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Student housing in Delft and at TU Delft is a major problem and challenge - for a university that must build in cramped, overcrowded Delft, and for the international students themselves who often complain about having to live alone in cramped rooms or space-boxes.

A Dutch and an international student outline the housing problem as they see it and offer suggestions for fixing it.

Over the past couple of years the number of international students at TU Delft has risen by around 20% every year, and this trend is expected to continue. Currently, there are approximately 2,000 international students in Delft. All these students need proper housing, but housing for international students is not always what international students would like it to be.According to the Monitor on Logistic Quality conducted in 2005, international students were definitely not impressed with the housing available in Delft: they graded the quality of housing as a woeful 4.8 out of 10.The average rent for international student housing is around 350 euros per month, and for that price many students complain that they really aren't getting what they want. For instance: 78% of the international students surveyed in the 'Delftsch Overleg' research study in 2004 said that they didn't want to live on their own, yet most of them do live alone, and this is simply because DUWO provides individual rooms.What Duwo should do is provide houses with more rooms per house, with a common room and shared facilities. This brings housemates together and is good for their social lives and improving their level of English. Because of the interaction with housemates, international students would have more enjoyable stays here and look back on their time in Delft more fondly, which is vital, since the TU expects foreign graduates to serve as 'ambassadors' of TU Delft, spreading the word among their fellow countrymen and women about what a great university this is.TU Delft will continue welcoming more and more international students, because the TU needs international students just as badly as the high-tech 'knowledge-intensive' economy the Dutch government wants to create here. Some research groups at the TU are completely dependant on foreign researchers and some faculties are also increasingly dependant on the influx from abroad.If TU Delft wants international students to keep coming here, and in increased numbers, it has to improve drastically the quality of the services they get - starting with housing. It's obvious that inadequate housing is the greatest problem foreign students are facing. It's just not right to ask for a tuition fee of 8,000 euro per year and provide small, relatively expensive, isolated, cell-like rooms in return.Stop-gapIn terms of equal opportunities, native Dutch students at TU Delft are in a much better position than international students. Dutch students often have relatives nearby where they can stay while looking for a proper room, or they can choose to live in Rotterdam or in Den Haag, traveling free on public transport. They don't have to sign a restrictive rental contract that doesn't allow them to move to another (better and cheaper) room if they find one.TU Delft and the Duwo have been saying for years that they cannot build cheap accommodations with shared facilities, because of government regulations. They also say that the binding rental contracts are necessary to prevent empty rooms.According to Dutch housing law, however, a tenant may leave the rented space within a reasonable term (usually one or two months). The TU has come up with a contract that allows it to rent the room de-facto to the students while not being a rental contract de-jure, so that the housing laws do not apply. By constructing the binding contract, which sails around the existing legislation, the TU Delft and Duwo have proven to be extremely inventive when they want to be. It seems it's not a question of 'cannot', but rather 'don't want to'.The plans to build extra hundreds of housing units are mostly welcome. However, in view of the current shortages on the market, the planned removal of the space-boxes and the increasing total numbers of students from abroad and from the Netherlands coming to Delft, the current plans are just stop-gap measures. The plans also disregard the stated wish of many international students to share facilities with others, a step that would reduce costs and increase social cohesion.The current situation - in which the English-language versions of the Duwo website and TU Delft website avoid mentioning the most common form of student accommodation - is unacceptable. What Duwo must do immediately is to communicate the existence of shared-facilities student houses to the foreign students. Both sites should explain for instance what an instemming is (one of the most common ways for Dutch students to find housing in Delft), and also link the international students to the pool of available rooms in shared-facilities accommodations in Delft.Nowadays, with the existence of cheap hostels and free hosting networks, like couchsurfing.com, new international students arriving here from abroad have the option of arriving in Delft a month in advance and actually seeking out the housing solution that suits them best - whether permanent or temporary.The city of Delft should also show more concern for the huge amount of highly educated newcomers from abroad it welcomes every year. Delft's expats community provides the city with an immense international network of people who spend money here and pay taxes, as well boosting tourist revenues, since their friends and family members also come to visit them in Delft.It's time the city of Delft does something in return for the revenues it receives from international students and staff. All the parties involved - the TU, Duwo and the city of Delft - must sit down with the students and come up with fresh, innovative ideas for providing international students with the services they expect and deserve.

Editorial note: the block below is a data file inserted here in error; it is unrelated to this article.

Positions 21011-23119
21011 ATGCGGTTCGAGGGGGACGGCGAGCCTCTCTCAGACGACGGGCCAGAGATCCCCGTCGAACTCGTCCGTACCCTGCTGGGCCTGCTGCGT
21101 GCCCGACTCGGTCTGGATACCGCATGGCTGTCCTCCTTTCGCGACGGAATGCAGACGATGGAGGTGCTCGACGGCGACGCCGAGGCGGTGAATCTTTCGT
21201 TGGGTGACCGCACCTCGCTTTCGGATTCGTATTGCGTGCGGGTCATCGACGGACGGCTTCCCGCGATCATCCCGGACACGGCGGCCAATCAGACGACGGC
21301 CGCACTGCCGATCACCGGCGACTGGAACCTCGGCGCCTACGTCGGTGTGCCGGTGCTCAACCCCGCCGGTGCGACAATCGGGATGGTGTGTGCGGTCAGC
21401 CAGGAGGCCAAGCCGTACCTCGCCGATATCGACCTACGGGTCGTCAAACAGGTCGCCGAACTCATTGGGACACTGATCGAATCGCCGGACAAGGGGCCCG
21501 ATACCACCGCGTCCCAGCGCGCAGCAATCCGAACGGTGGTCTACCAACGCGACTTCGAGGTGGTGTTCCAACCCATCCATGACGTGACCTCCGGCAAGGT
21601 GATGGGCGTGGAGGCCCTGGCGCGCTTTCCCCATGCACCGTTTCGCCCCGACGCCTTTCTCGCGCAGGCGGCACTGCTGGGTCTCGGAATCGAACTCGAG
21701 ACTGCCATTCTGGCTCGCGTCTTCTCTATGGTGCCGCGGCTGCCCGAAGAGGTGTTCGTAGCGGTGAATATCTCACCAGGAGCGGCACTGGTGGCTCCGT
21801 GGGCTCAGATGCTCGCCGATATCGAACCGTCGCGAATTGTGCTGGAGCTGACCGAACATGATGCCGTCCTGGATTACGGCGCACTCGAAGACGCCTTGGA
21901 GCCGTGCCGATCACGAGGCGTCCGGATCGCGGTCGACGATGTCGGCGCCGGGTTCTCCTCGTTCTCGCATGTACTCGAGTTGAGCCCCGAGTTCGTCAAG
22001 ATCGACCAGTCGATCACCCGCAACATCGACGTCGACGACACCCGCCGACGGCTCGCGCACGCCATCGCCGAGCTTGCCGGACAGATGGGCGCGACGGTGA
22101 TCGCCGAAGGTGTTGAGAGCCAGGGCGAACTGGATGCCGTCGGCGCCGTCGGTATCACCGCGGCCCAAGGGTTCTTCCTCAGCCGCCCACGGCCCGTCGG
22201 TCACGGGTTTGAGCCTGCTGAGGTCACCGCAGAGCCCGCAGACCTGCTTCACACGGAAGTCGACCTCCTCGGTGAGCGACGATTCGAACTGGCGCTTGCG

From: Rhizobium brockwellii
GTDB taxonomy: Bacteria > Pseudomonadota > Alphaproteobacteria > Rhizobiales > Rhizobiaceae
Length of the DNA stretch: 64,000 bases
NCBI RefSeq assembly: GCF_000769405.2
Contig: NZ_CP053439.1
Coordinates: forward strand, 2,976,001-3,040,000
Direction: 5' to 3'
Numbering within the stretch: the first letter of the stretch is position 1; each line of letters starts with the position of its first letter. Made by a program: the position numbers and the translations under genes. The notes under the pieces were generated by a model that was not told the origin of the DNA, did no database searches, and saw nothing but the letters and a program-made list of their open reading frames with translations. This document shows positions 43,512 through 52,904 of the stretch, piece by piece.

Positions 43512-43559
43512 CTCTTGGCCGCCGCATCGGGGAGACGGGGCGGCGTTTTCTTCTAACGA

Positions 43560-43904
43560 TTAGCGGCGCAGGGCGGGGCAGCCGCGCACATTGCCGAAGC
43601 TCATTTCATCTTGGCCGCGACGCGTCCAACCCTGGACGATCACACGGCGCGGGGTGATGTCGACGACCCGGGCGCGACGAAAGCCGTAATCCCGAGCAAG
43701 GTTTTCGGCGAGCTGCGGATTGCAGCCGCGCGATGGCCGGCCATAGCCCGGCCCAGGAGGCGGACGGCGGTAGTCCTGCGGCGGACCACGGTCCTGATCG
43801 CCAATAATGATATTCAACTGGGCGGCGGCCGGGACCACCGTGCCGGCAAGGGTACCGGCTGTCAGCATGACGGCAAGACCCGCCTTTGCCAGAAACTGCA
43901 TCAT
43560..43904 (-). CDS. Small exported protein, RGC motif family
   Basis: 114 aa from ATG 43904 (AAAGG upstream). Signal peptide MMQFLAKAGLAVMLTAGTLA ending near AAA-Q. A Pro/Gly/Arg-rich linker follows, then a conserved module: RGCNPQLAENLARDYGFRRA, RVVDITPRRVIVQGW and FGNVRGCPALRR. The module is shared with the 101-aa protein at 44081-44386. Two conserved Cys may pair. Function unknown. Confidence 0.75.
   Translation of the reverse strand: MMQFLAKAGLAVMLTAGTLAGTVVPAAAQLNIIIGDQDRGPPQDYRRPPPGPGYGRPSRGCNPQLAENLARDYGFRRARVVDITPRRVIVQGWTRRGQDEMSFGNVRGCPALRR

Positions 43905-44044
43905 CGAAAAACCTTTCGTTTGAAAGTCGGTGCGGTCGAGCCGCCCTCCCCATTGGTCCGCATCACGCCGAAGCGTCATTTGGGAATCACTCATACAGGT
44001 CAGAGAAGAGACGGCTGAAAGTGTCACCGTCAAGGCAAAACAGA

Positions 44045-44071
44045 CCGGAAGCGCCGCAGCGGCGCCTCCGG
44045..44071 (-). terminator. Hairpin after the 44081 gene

Over the past couple of years the number of international students at TU Delft has risen by around 20% every year, and this trend is expected to continue. Currently, there are approximately 2,000 international students in Delft. All these students need proper housing, but housing for international students is not always what international students would like it to be.According to the Monitor on Logistic Quality conducted in 2005, international students were definitely not impressed with the housing available in Delft: they graded the quality of housing as a woeful 4.8 out of 10.The average rent for international student housing is around 350 euros per month, and for that price many students complain that they really aren't getting what they want. For instance: 78% of the international students surveyed in the 'Delftsch Overleg' research study in 2004 said that they didn't want to live on their own, yet most of them do live alone, and this is simply because DUWO provides individual rooms.What Duwo should do is provide houses with more rooms per house, with a common room and shared facilities. This brings housemates together and is good for their social lives and improving their level of English. Because of the interaction with housemates, international students would have more enjoyable stays here and look back on their time in Delft more fondly, which is vital, since the TU expects foreign graduates to serve as 'ambassadors' of TU Delft, spreading the word among their fellow countrymen and women about what a great university this is.TU Delft will continue welcoming more and more international students, because the TU needs international students just as badly as the high-tech 'knowledge-intensive' economy the Dutch government wants to create here. Some research groups at the TU are completely dependant on foreign researchers and some faculties are also increasingly dependant on the influx from abroad.If TU Delft wants international students to keep coming here, and in increased numbers, it has to improve drastically the quality of the services they get - starting with housing. It's obvious that inadequate housing is the greatest problem foreign students are facing. It's just not right to ask for a tuition fee of 8,000 euro per year and provide small, relatively expensive, isolated, cell-like rooms in return.Stop-gapIn terms of equal opportunities, native Dutch students at TU Delft are in a much better position than international students. Dutch students often have relatives nearby where they can stay while looking for a proper room, or they can choose to live in Rotterdam or in Den Haag, traveling free on public transport. They don't have to sign a restrictive rental contract that doesn't allow them to move to another (better and cheaper) room if they find one.TU Delft and the Duwo have been saying for years that they cannot build cheap accommodations with shared facilities, because of government regulations. They also say that the binding rental contracts are necessary to prevent empty rooms.According to Dutch housing law, however, a tenant may leave the rented space within a reasonable term (usually one or two months). The TU has come up with a contract that allows it to rent the room de-facto to the students while not being a rental contract de-jure, so that the housing laws do not apply. By constructing the binding contract, which sails around the existing legislation, the TU Delft and Duwo have proven to be extremely inventive when they want to be. It seems it's not a question of 'cannot', but rather 'don't want to'.The plans to build extra hundreds of housing units are mostly welcome. However, in view of the current shortages on the market, the planned removal of the space-boxes and the increasing total numbers of students from abroad and from the Netherlands coming to Delft, the current plans are just stop-gap measures. The plans also disregard the stated wish of many international students to share facilities with others, a step that would reduce costs and increase social cohesion.The current situation - in which the English-language versions of the Duwo website and TU Delft website avoid mentioning the most common form of student accommodation - is unacceptable. What Duwo must do immediately is to communicate the existence of shared-facilities student houses to the foreign students. Both sites should explain for instance what an instemming is (one of the most common ways for Dutch students to find housing in Delft), and also link the international students to the pool of available rooms in shared-facilities accommodations in Delft.Nowadays, with the existence of cheap hostels and free hosting networks, like couchsurfing.com, new international students arriving here from abroad have the option of arriving in Delft a month in advance and actually seeking out the housing solution that suits them best - whether permanent or temporary.The city of Delft should also show more concern for the huge amount of highly educated newcomers from abroad it welcomes every year. Delft's expats community provides the city with an immense international network of people who spend money here and pay taxes, as well boosting tourist revenues, since their friends and family members also come to visit them in Delft.It's time the city of Delft does something in return for the revenues it receives from international students and staff. All the parties involved - the TU, Duwo and the city of Delft - must sit down with the students and come up with fresh, innovative ideas for providing international students with the services they expect and deserve.